Compared to atopic dermatitis, hyperplastic dermatosis is an incredibly rare ailment in Westies, but it has only ever been identified in this breed. What makes this illness so concerning is that, over time, it progresses to be worse and worse. Researchers have found that it’s an illness that will develop along a single bloodline of the Westies.
For example, if you purchase a dog from a breeder and it has hyperplastic dermatosis, it’s likely the other dogs in the same litter will as well. Researchers have found that the predisposition for the disease is inherited, but it’s likely to remain hidden until it is triggered by a yeast infection or allergy.
The most common symptoms of hyperplastic dermatosis include lumpy, bumpy, and scaly skin. It’s very likely your Westie will lose a lot of their hair due to their overwhelmingly dry skin. Although it may present itself as a mild irritation at first, it will quickly progress into an overwhelming and severe condition.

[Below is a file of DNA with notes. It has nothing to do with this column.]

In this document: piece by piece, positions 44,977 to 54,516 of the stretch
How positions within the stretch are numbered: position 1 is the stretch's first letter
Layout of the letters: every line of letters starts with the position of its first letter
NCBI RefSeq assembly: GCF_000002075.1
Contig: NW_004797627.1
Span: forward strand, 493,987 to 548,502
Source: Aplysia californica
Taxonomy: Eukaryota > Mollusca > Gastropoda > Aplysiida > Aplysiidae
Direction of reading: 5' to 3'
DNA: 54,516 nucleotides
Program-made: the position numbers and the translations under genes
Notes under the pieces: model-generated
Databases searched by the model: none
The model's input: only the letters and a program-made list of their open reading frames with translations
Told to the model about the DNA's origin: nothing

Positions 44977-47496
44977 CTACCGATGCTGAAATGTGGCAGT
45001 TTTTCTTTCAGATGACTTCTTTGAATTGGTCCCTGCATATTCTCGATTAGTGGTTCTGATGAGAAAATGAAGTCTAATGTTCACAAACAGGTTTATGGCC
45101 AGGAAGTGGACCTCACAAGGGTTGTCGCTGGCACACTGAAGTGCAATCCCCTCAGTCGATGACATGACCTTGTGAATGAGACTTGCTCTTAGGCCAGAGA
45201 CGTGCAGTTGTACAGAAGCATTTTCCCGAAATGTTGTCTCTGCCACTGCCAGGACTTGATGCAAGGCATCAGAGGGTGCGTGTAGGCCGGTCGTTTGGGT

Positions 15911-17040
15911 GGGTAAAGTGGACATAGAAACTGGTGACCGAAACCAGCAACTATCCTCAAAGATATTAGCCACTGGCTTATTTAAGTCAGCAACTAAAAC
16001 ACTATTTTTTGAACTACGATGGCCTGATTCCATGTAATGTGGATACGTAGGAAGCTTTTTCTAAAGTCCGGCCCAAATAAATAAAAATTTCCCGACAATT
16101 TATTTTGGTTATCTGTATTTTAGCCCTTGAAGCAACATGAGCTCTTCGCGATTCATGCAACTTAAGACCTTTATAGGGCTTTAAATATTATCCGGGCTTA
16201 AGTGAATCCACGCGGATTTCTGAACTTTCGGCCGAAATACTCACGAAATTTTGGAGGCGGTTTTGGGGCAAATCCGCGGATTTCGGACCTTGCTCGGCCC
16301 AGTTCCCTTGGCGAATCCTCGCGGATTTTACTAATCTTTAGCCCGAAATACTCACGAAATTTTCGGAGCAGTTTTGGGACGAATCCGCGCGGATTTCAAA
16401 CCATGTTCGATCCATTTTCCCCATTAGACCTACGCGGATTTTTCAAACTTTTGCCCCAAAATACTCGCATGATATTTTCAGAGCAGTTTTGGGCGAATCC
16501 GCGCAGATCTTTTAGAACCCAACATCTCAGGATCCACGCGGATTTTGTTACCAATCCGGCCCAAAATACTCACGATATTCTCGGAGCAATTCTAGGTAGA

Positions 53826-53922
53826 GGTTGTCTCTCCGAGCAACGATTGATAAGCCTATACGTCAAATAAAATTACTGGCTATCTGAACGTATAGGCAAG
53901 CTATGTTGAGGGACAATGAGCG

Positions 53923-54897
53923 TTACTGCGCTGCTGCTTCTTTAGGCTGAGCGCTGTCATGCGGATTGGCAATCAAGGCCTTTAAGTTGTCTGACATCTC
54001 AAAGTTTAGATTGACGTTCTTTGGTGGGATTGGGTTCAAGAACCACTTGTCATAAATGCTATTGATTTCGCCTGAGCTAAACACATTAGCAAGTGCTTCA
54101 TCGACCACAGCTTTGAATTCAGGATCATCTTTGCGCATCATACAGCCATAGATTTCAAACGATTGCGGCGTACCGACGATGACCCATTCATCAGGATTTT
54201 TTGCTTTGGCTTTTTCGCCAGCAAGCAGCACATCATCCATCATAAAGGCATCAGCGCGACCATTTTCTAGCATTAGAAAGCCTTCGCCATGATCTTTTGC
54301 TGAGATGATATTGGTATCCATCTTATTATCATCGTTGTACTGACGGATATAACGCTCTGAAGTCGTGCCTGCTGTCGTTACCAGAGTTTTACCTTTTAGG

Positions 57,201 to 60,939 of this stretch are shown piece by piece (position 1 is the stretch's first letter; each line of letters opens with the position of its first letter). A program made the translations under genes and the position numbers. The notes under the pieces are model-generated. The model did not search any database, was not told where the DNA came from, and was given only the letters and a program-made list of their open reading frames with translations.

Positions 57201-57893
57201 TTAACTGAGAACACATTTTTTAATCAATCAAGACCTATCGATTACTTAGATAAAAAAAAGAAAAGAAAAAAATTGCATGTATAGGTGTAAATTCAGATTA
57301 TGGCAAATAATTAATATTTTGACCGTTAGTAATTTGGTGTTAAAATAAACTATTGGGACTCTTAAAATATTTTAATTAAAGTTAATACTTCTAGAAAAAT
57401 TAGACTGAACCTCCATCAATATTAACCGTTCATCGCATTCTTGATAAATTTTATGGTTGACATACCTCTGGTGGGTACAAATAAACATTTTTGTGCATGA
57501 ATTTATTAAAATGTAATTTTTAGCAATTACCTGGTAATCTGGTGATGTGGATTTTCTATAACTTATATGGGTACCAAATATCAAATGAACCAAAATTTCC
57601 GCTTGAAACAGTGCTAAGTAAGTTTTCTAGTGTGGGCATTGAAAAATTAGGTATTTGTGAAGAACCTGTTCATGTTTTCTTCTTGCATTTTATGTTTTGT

5. Yeast Infections
Another important skin condition to take note of as someone who owns a Westie is a yeast infection. This skin condition is very common in plenty of dog breeds, and it will require immediate treatment, similar to the other conditions on this list. You will likely need help from your vet to properly treat a yeast infection, as they are tough to manage on their own.
Westies are specifically affected by yeast known as Malassezia, and it can lead to intense itching, severe hair loss, a very unpleasant odor, and crusty skin that is also black and oily in appearance. You may also find that your Westie may be dealing with ear infections at the same time as their itching skin.